EDINBURG, RGV – The incoming county judge for Hidalgo County says he is going to place a big emphasis on economic development for the region when he takes office in January.
Richard Cortez was guest speaker at the Rio Grande Guardian’s most recent LIVE at Bob’s show at Bob’s Steak & Chop House in Edinburg.
“You cannot solve budgetary problems by simply cutting expenses. You solve budgetary problems by growing your revenue,” Cortez told an audience of community, business and political leaders.
“So, how do we grow our revenues? You cannot have money to address those things if you do not have an engine to produce that income. I am going to spend a lot of time in helping our community with economic development. Our future is going to depend on how much investment we bring in to Hidalgo County.”
Cortez said one of the first meetings he will set up once sworn in to office is with the mayors of the 22 cities in Hidalgo County.
“We have 22 cities in our county. We need to stop competing with one another and start helping one another,” Cortez said.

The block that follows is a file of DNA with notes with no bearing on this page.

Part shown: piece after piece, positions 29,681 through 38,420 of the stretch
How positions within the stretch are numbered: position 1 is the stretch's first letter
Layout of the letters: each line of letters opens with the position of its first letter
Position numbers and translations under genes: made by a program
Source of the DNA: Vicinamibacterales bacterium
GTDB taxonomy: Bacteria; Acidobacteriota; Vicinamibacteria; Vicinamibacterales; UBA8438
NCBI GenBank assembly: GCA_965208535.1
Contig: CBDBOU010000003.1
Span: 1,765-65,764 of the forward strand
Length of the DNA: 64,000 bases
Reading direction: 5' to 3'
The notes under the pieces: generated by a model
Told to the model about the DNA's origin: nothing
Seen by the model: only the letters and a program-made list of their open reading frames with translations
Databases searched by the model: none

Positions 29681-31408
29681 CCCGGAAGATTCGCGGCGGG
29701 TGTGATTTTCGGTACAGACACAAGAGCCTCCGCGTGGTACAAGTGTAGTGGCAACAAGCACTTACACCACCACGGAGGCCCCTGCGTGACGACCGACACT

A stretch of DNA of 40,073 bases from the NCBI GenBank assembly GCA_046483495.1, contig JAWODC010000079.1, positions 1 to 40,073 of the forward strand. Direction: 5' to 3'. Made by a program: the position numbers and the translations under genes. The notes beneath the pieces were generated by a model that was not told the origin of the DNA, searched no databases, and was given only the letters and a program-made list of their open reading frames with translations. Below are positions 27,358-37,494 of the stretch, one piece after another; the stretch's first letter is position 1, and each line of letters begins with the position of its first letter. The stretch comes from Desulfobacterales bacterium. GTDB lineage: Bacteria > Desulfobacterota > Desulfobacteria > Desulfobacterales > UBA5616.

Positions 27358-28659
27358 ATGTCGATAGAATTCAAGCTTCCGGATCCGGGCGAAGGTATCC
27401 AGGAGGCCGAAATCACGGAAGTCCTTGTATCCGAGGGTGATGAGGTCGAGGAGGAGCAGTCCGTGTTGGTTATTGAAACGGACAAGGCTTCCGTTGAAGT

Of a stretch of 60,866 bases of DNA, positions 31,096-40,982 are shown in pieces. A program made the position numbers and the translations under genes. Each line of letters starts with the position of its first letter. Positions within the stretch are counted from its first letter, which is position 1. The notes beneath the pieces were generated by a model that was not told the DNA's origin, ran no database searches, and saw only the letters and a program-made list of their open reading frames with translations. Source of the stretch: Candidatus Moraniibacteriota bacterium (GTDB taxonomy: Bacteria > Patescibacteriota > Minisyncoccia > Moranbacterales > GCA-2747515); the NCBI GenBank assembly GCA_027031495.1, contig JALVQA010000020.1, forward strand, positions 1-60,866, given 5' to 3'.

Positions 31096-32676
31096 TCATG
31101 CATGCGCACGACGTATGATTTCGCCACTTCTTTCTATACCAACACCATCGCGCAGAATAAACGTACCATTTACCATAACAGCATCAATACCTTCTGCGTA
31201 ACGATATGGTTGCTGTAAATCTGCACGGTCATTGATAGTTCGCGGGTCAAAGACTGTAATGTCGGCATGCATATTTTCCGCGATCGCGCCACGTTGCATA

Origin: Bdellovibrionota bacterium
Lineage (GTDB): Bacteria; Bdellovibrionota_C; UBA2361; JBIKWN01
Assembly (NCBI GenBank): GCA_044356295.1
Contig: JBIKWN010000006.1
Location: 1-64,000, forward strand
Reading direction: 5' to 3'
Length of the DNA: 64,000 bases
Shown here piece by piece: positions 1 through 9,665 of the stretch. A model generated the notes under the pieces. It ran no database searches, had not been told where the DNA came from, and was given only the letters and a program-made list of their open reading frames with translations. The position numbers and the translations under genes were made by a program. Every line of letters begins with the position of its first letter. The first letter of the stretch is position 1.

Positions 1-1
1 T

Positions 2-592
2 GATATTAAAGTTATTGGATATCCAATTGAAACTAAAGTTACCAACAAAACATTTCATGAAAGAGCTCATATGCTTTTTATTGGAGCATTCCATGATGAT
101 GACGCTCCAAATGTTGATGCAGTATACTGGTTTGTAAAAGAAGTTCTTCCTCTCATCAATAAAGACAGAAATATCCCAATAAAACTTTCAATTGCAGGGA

“Obviously we need more money to do all the things we need. Our job is to provide services. I want to provide services at the lowest cost to the taxpayer by being efficient and effective. That is not going to happen by wishing for it. It is going to happen by being very structured and having a buy-in.”
Cortez said his first challenge is to get the confidence the general public.
“I am not that smart, ladies and gentlemen. I am going to be looking for a lot of help. I am looking for the talent that is under-utilized,” Cortez said, referring to the people of Hidalgo County.
“If we are going to be successful, our success is not going to depend on me, it is going to depend on us, what we do together. If we get 22 cities working together, with our congressmen and our senator, our state legislators, we are going to be able to accomplish great things.”
By senator, Cortez was referring to U.S. Sen. John Cornyn. Cornyn’s district director for South Texas, Ana Maria Garcia, was in the audience.
“We cannot wait for other people to do things for us. We have to do them ourselves,” Cortez said. He proceeded to discuss the type of investment is looking to attract.
“Today, consumers are looking for smart products, not cheap products. Housekeepers have smart phones. We have to think about what the future is going to be. I believe that based on the research people have done, they are looking at robotics and automation. There’s going to be $8 trillion invested in robotics and automation. Where is that investment going to happen? What is it going to take for us to have part of that investment come to the Rio Grande Valley?” Cortez asked.